From now on, Steelform Wanganui should only accept their mandatory Ranfurly Shield challenges for the August preseason, after another commendable effort in Hawera on Saturday.

Similar to the brave challenge to Waikato of August 2016, while erasing the disappointment of the deliberately inconvenient Canterbury fixture last June, Wanganui were able to pull Taranaki into a scrappy dog fight at Hicks Park.

They scored two tries and actually tied the second half with their more vaunted Mitre 10 Cup Premiership opposition in the 33-10 loss.

Taranaki were reinforced by the last minute addition of their Blues second-five and former Wanganui star Stephen Perofeta, but while they had significant advantages in line speed and power, their plucky Heartland neighbours still hung in with them for the majority of the contest.

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It was only at the beginning of the second quarter of the match, having defended their half continuously, that Wanganui stagnated into a mental lapse with their backline defensive screen.

Taranaki‘s in-form fullback Jayson Potroz timed his arrivals perfectly to set up successive line breaks, which was part of a 21-point scoring burst when coupled with an automatic seven-point penalty try, as Wanganui had desperately tried to hold up the home team‘s 5m scrum drive.

But if the Taranaki fans figured the floodgates would open like they did against Poverty Bay, Wanganui reminded them they may be from amateur rugby, but they are still champions.

A close range try from No8 Tremaine Gilbert, one of three survivors from the 2012 Taranaki challenge, gave the challengers a boost not long before halftime.

Turning to harness the wind, Wanganui played with the better of the territory in the second half, still tackling their hearts out and trying to break the line even if they could not get the same roll-on as their professional opposition.

Captain Dane Whale‘s cross kick was challenged by fullback Shandon Scott in the air at the tryline, with Taranaki losing the ball for reserve winger Simon Dibben, another 2012 survivor, to dive on it to claim the five points.

Taranaki responded in the final ten minutes with some outstanding ball control by lock Jarrad Hoeata and double tryscoring winger Avon Lewis to save loose passes, so that centre Brayton Northcott-Hill could dash away for the try of the match.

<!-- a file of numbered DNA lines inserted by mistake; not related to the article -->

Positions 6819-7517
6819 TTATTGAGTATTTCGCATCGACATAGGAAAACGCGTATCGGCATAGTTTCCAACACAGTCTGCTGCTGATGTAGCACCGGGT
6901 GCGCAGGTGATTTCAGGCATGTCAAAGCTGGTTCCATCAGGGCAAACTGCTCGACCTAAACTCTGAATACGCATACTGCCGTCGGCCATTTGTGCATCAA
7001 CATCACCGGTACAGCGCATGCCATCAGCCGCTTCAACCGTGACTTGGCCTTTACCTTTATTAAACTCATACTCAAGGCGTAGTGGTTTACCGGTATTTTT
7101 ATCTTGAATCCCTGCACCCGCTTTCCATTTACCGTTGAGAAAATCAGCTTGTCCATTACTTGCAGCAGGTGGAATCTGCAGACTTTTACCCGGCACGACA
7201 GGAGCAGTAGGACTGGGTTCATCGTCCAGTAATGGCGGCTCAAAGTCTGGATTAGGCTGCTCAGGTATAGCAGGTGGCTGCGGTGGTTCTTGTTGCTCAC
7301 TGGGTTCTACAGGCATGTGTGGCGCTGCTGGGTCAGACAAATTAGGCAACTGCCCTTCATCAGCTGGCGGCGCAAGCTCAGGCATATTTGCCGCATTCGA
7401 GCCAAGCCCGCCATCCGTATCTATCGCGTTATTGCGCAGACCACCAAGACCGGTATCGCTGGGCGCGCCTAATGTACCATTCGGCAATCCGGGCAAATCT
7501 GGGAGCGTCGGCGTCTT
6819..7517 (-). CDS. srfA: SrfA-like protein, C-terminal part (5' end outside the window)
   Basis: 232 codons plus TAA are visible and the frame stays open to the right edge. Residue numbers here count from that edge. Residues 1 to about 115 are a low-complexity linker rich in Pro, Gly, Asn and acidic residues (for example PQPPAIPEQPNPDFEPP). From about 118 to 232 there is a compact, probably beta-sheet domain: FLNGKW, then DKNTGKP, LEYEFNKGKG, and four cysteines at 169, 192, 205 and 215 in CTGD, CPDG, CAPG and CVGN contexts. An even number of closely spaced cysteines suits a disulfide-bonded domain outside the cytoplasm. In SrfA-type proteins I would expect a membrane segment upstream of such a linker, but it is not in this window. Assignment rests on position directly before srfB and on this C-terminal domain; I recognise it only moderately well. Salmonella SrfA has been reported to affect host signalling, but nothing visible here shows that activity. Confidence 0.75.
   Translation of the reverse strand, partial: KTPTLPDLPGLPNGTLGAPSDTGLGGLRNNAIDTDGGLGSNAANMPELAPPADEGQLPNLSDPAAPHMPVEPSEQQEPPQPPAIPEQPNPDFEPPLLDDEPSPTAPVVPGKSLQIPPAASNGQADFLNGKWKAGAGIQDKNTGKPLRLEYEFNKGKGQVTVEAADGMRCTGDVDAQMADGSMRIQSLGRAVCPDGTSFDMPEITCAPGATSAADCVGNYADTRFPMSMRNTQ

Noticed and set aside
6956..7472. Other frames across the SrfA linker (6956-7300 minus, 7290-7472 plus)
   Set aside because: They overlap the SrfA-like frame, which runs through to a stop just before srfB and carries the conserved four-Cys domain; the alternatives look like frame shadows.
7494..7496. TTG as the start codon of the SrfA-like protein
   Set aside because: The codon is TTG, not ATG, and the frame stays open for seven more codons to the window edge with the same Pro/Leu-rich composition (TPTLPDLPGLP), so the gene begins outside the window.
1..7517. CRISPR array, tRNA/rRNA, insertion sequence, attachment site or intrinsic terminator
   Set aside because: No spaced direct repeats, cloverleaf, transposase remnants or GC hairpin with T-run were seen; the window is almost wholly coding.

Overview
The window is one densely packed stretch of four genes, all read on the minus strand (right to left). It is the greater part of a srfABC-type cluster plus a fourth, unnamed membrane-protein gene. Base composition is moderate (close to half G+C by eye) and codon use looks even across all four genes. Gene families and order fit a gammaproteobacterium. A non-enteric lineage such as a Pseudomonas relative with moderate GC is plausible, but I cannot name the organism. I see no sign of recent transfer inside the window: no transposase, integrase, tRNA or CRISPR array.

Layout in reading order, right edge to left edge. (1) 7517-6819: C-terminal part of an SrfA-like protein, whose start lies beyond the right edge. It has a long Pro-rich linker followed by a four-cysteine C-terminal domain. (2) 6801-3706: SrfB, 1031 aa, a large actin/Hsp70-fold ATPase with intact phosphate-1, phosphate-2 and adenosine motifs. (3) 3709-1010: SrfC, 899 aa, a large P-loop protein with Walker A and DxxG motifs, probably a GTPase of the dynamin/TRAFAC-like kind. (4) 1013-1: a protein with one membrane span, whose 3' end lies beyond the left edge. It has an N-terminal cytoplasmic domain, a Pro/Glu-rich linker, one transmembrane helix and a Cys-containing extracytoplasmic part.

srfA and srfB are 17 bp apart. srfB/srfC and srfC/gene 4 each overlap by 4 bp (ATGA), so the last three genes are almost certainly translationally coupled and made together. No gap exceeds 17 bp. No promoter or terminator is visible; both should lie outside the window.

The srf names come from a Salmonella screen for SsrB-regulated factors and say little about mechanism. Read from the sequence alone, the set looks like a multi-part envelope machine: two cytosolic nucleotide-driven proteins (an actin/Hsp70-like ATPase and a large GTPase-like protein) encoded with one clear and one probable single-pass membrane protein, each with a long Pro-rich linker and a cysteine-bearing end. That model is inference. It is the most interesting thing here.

But other than that, Taranaki coach Willie Rickards should be happy Wanganui was made of sterner stuff than the previous weekend‘s opposition, as his side were pressed into making a lot of errors, which he can address at training before the season proper kicks off.

It was almost too fair dinkum, as several Taranaki players were guided off with untimely injuries, including dangerous winger Kiniviliame Naholo.

In pictures:

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Taranaki captain and flanker Mitchell Crosswell had an excellent first half, pinching a couple of Wanganui lineout throws, as their young hooker Jack Yarrall was put under a whole new level of pressure, mostly having to throw to the back.

Giving 80 minute efforts, Wanganui lock Sam Madams and Gilbert were outstanding, while Campbell Hart took off the head gear and did not look like he had missed a step despite a month without rugby.

Perhaps the biggest positive for Wanganui was rather than just consoling themselves with the honour of playing a Shield match, which was all they got out of the Canterbury rout, they are encouraged to work on the little things they got wrong, aware no other opponent this season should be that strong.

“Very proud, but I think we could have been 10 points closer,” said coach Jason Caskey.

“A couple of crucial tries we let in that first half.”

Wanganui had just started to get the ball in hand when Lewis plucked out an intercept try off a set move between midfielders Penijamini Nabainivalu and Kameli Kuruyabaki to make it 28-0, while halfback Lindsay Horrocks was caught just inches from the tryline following a breakout from the ruck by prop Viki Tofa in the second stanza.